Meanwhile, Manomet’s Landbird Conservation program was gaining momentum on a hemispheric scale as well. Lloyd-Evans and Anderson had been leading expeditions in Belize throughout the 1980s to monitor wintering neotropical migrants. Belizean organization Programme for Belize came to Manomet after learning of their expertise for consultation in sustainable resource use within conservation areas. Similar to the workshops and trainings held by Manomet’s then-shorebird team, our landbird and forest scientists spent the next several years working with Programme for Belize to deliver instruction on sustainable practices to both benefit Belize’s local economies and protect critical land for wildlife.
In 1985, Manomet welcomed Kathy Parsons to the science staff. Parsons, a lover of wading birds (herons, egrets), initiated Manomet’s Estuarine Biomonitoring Program in 1986. The program, which ended in the late-2000s, was designed to inform conservation decisions for wetlands in the Northeast. Parsons worked with New York City Audubon to monitor heron colonies in New York harbor—the data collected from such monitoring later played an important role in a settlement with Exxon following the Exxon Valdez spill in 1989. Robert Tucker of the New Jersey Department of Environmental Protection said this in the 1994 25th Anniversary issue of Manomet’s former magazine, MBO Quarterly: “Because Kathy already had baseline data, her work was instrumental in achieving a settlement with Exxon.”
Taking Anderson’s place as Executive Director in 1984, Linda E. Leddy, who had been serving as Manomet’s Development Director, began taking a different look at how Manomet conducted its work. “Is it enough to know how an organism, habitat, or natural system works?” she asked. “How can we, as scientists, act to reverse the trends in species and habitat loss that we are documenting so efficiently?” Uncovering crucial information on bird migration, behavior, and populations had served a myriad of purposes toward improving land use, education, and more. Yet, studying just one area of earth’s natural systems would not be enough to effect change toward an overall more sustainable world.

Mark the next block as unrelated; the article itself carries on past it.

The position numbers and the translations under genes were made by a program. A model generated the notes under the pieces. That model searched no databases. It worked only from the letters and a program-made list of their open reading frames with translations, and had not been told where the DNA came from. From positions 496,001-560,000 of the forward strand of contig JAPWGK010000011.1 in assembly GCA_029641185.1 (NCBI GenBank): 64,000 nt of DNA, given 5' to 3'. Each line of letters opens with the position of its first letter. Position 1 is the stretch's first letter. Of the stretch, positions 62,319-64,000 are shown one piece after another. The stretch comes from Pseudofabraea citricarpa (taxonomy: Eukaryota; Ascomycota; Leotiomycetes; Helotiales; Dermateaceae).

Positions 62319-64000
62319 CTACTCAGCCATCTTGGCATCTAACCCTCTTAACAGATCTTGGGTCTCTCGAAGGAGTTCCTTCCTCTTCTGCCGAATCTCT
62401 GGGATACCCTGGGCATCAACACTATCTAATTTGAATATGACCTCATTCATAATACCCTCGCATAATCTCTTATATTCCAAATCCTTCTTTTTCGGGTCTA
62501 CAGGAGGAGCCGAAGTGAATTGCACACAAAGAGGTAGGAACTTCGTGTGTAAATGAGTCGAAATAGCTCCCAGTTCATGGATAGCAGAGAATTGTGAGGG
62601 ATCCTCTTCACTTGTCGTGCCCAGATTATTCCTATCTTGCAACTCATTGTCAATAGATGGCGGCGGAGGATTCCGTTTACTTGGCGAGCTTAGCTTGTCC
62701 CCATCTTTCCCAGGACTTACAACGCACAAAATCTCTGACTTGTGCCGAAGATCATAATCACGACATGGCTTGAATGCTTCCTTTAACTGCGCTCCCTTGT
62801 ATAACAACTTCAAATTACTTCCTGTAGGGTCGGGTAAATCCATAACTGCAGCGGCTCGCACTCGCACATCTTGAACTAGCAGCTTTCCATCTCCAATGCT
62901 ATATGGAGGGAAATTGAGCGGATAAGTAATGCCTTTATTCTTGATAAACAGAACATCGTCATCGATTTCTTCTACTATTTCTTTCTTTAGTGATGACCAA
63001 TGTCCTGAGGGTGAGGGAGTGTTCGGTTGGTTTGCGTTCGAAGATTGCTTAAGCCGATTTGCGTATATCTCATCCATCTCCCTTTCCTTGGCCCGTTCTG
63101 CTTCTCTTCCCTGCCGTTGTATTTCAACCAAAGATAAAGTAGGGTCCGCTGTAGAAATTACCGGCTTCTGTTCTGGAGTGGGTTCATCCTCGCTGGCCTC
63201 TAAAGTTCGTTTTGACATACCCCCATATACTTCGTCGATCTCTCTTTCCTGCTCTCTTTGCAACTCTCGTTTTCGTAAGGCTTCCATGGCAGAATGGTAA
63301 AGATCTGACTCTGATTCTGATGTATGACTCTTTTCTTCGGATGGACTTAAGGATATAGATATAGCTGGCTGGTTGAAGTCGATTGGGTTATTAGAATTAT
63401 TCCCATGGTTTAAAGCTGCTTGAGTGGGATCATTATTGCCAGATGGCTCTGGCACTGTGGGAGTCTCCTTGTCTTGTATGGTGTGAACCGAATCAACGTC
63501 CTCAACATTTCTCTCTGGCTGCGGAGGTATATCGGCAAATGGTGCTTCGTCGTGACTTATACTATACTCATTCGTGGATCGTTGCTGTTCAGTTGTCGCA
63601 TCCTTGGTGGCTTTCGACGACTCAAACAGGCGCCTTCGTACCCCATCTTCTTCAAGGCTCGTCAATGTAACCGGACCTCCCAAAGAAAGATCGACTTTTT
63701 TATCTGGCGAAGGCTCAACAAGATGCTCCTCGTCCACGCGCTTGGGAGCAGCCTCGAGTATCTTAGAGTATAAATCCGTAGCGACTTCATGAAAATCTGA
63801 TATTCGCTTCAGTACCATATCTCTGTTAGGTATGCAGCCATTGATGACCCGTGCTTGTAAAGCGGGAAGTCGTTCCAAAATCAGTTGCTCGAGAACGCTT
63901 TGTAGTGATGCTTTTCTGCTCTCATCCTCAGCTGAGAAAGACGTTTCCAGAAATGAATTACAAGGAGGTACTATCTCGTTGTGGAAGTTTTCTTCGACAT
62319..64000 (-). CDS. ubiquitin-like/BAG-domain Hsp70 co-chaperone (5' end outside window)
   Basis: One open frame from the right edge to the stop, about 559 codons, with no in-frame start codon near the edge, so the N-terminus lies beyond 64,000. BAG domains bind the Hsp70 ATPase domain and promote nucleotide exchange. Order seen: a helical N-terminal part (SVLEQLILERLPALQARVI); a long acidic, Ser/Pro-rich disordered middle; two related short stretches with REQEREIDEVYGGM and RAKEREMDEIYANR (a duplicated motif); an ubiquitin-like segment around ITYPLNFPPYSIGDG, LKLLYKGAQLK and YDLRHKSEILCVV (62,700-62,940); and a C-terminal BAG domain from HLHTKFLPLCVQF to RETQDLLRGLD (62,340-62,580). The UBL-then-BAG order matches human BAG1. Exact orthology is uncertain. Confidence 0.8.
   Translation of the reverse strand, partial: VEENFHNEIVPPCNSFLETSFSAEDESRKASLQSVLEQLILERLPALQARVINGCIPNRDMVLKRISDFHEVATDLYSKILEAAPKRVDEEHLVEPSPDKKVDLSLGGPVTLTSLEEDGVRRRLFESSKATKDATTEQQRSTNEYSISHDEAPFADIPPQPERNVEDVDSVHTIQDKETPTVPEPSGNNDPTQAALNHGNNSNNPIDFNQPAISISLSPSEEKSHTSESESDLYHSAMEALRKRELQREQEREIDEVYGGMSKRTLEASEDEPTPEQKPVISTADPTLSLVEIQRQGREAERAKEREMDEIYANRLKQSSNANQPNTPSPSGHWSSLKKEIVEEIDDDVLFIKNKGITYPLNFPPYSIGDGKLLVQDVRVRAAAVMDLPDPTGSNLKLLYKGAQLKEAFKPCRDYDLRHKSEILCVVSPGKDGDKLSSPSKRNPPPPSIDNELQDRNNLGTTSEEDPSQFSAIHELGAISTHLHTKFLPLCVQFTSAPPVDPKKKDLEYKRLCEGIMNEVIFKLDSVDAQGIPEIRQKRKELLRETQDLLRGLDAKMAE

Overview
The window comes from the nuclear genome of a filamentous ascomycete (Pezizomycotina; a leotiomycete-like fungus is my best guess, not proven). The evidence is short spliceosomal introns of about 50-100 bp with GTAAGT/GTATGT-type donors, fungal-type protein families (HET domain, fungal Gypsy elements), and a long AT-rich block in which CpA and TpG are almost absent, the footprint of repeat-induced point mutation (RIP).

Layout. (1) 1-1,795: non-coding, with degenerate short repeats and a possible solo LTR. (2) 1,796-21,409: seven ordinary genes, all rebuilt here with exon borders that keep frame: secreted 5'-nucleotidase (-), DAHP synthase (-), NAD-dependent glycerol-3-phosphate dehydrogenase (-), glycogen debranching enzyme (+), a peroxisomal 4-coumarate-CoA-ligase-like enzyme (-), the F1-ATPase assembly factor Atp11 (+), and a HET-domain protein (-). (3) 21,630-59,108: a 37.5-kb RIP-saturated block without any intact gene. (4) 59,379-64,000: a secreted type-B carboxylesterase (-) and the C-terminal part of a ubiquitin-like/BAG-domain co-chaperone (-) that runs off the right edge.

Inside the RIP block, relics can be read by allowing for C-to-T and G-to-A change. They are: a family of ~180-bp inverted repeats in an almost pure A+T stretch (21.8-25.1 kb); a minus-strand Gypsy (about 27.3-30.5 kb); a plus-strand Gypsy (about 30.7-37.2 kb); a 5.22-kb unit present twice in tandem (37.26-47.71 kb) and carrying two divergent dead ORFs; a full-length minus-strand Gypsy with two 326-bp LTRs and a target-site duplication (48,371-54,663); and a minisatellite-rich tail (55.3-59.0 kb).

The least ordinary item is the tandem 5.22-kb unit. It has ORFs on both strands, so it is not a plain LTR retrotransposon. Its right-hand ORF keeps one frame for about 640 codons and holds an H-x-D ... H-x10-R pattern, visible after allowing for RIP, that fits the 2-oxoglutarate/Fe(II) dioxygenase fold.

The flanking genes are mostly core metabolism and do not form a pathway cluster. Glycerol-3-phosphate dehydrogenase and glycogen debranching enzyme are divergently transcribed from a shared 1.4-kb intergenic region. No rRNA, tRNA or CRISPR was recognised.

Manomet’s current President John Hagan began his career at Manomet in 1986, when he joined the Landbird Program as a Senior Scientist. “From 1969 to the mid- to late-1980s, Manomet mostly worked on birds and ecological research,” he reflects. “In the 1980s, many North American bird populations were declining, and many of them were forest-dependent.”
Continental-scaled declines in migratory landbirds led Hagan and Manomet to organize and host a major symposium in Woods Hole in 1989. Nearly 400 scientists from throughout the Western Hemisphere attended and is well-remembered by participants today. This symposium was widely considered the “nursery” for what became Partners in Flight, a coordinated multi-agency, mutli-organization effort to reverse the declines in migratory landbirds—which is still active to this day. The Woods Hole symposium resulted in an award-winning publication by the Smithsonian Press and, along with the published proceedings, catapulted Manomet to national acclaim in landbird science and conservation.